Friday, 11 February 2011

'Don't handcuff our councils' says UNISON as cuts hit Scotland

UNISON Scotland says Government moves to dictate how council budgets are spent is effectively ‘handcuffing’ local authorities and sounds the death knell for democracy.

Trade unionists, community groups and members of the public were lobbying council meetings across Scotland today to urge their elected members to put the needs of their communities first when setting their budgets.

Mike Kirby, UNISON’s Scottish Secretary, said: “To let the government dictate how council funds are spent is absolute madness and sounds the death knell for democracy.

“Democracy is the defining difference between public and private services and it is vital local authorities are able to allocate funds based on the local needs of their communities, not political ideology. This move by the Government is an attempt to handcuff our councils and our elected officials need to stand up for their communities and set a needs-based budget that protects our public services.”

In Edinburgh the Lib Dem/ SNP budget, threatening 1,200 jobs, was voted through on the casting vote of the Lord Provost cutting £90 million over three years. Labour's alternative budget which would have avoided compulsory redundancies, protected services to the most vulnerable and set in train a process to get a living wage of at least £7.15 for the lowest paid, was beaten despite the Tories voting with them. The Council also voted to close the Blindcraft factory. See more at

Glasgow saw cuts of £60 million this year alone with South Lanarkshire cutting £25 million. South Lanarkshire UNISON Branch Secretary Stephen Smellie produced a damning analysis of how the cuts would affect the most vulnerable at,%20etc%20pay%20for%20the%20crisis%20in%20SLC's%20cuts.doc

Aberdeenshire Council approved budget cuts of over £50 million. The UNISON branch has warned of the damaging impact that this will have on jobs, services and the local economy. It called on Aberdeenshire councillors to keep their commitment to no compulsory redundancies and to maintain services to the most vulnerable.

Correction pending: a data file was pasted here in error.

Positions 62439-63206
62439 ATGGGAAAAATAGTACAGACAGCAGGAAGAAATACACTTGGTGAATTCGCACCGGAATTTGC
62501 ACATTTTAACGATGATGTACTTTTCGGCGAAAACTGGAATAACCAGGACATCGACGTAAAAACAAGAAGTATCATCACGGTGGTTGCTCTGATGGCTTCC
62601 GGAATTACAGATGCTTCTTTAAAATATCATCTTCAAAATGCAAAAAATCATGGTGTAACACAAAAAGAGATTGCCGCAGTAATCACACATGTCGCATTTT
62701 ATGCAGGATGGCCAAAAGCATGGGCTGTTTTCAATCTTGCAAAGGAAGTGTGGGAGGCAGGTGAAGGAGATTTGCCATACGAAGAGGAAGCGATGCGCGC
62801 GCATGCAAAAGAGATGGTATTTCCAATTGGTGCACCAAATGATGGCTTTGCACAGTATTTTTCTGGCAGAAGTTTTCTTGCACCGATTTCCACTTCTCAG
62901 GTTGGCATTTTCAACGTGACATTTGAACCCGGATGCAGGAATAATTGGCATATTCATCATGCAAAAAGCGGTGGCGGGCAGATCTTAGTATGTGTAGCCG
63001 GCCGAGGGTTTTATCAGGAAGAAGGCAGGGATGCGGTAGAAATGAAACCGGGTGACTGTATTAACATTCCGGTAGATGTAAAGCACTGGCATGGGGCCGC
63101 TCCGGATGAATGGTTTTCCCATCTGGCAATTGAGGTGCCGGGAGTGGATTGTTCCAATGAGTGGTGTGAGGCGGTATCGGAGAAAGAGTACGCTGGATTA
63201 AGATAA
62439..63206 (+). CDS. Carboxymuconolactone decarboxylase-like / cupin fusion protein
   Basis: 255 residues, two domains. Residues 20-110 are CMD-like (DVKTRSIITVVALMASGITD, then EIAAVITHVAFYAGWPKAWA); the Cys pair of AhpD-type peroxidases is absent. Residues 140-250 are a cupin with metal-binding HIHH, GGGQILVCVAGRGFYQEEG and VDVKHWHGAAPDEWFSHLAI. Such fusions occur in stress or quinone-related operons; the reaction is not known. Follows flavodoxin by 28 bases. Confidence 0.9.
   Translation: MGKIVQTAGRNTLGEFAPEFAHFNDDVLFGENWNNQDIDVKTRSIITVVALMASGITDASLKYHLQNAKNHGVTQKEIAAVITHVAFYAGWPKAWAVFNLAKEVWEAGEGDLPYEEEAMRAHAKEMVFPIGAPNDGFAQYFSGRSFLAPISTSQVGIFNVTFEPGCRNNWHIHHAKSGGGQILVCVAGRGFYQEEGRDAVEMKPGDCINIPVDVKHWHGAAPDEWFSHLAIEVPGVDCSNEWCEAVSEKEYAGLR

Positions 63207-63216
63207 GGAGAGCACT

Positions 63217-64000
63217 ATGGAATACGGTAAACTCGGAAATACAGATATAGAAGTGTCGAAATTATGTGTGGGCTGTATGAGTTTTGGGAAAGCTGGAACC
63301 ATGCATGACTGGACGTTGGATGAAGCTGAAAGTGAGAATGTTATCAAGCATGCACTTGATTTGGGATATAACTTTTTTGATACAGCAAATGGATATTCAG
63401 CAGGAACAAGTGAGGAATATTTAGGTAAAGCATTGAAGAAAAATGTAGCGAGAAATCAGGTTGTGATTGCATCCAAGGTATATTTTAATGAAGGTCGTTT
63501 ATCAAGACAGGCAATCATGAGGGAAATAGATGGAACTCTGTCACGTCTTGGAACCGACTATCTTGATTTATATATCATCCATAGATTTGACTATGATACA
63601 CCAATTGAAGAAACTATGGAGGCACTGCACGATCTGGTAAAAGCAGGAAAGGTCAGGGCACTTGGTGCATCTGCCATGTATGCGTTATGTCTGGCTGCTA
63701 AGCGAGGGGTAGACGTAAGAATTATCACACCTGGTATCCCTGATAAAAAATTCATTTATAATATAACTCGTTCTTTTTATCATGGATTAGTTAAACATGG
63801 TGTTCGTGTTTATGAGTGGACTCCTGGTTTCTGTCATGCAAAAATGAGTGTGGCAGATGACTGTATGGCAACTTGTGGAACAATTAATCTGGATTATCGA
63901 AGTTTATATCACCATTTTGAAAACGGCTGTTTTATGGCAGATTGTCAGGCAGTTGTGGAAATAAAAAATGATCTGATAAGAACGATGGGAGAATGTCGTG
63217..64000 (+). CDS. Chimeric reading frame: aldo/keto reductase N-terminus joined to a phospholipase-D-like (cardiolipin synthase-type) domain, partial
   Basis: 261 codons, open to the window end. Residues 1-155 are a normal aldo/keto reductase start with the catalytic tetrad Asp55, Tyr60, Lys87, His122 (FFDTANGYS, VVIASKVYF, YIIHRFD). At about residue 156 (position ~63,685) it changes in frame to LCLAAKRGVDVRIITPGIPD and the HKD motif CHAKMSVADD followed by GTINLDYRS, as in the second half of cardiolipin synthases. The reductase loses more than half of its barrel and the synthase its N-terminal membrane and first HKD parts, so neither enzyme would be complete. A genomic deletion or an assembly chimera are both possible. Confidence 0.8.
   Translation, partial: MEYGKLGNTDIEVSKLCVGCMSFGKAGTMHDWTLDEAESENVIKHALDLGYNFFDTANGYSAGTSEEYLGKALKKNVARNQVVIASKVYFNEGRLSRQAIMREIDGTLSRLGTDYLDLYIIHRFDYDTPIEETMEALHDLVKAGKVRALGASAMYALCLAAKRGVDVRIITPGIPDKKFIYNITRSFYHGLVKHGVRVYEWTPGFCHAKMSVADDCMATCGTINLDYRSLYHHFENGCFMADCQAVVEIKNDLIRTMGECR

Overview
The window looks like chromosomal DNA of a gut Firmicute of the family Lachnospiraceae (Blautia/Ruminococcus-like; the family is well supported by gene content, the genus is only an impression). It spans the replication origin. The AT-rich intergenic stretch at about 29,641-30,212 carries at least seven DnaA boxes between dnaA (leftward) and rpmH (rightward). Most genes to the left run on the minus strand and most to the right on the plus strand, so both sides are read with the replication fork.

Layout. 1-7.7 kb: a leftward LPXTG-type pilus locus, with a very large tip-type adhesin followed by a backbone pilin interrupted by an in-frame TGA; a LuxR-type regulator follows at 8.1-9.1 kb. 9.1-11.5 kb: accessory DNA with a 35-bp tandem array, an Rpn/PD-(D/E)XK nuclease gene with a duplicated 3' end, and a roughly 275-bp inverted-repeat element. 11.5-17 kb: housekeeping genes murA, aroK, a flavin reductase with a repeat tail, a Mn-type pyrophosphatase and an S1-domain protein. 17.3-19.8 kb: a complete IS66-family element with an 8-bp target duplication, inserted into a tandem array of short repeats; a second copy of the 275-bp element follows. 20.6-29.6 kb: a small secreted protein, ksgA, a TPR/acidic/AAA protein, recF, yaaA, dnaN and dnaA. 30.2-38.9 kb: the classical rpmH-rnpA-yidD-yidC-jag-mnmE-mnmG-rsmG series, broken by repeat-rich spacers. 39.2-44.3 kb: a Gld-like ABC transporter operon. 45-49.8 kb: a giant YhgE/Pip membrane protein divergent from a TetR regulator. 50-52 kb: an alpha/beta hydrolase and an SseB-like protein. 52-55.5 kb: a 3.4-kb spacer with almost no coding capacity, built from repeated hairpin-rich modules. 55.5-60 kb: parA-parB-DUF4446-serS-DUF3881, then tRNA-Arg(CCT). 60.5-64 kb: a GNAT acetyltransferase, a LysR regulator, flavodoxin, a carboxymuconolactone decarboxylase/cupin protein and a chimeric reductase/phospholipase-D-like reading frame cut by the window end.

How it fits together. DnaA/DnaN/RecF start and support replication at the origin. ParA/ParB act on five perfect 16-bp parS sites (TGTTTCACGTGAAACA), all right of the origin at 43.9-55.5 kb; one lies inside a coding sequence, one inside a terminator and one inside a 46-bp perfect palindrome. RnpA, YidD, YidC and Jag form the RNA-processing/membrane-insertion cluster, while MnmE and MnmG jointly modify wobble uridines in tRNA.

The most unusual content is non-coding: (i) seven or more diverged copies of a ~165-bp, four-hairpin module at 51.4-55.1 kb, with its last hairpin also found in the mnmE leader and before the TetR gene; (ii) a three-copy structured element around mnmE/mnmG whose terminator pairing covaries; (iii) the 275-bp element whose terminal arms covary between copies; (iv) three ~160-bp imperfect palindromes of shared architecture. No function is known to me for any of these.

Kate Ramsden, UNISON Branch Chair said, "Cuts to public services are driven by political ideology and not economic necessity. In fact, as many respected economists have pointed out, public service cuts will only make things worse. Look at Ireland which went down the same austerity route. That shows beyond a doubt that it is not the way to repair the economy.

"And we are not "all in this together". Cuts will hit the poor and low paid much more than the rich. You only have to look at the "business as usual" banks to see that. They have announced a £6 billion bonus pay out for this year which is the same amount that is being cut from public services. How can the Westminster government justify that?" she asked.

Aberdeen City's Lib Dem/SNP administration began putting through cuts of £127million over five years. It had been thought the coalition could break down after the SNP group came out against plans for 900 compulsory redundancies.

Moray Council has cut £9.4 million on a budget of £193m, with 75 jobs to go.

In East Renfrewshire the Labour Council pushed through cuts but also a pledge for a living wage.

This was one of the few bright notes on a day when £450 million was cut from council budgets across Scotland with thousands of jobs at risk and services decimated.

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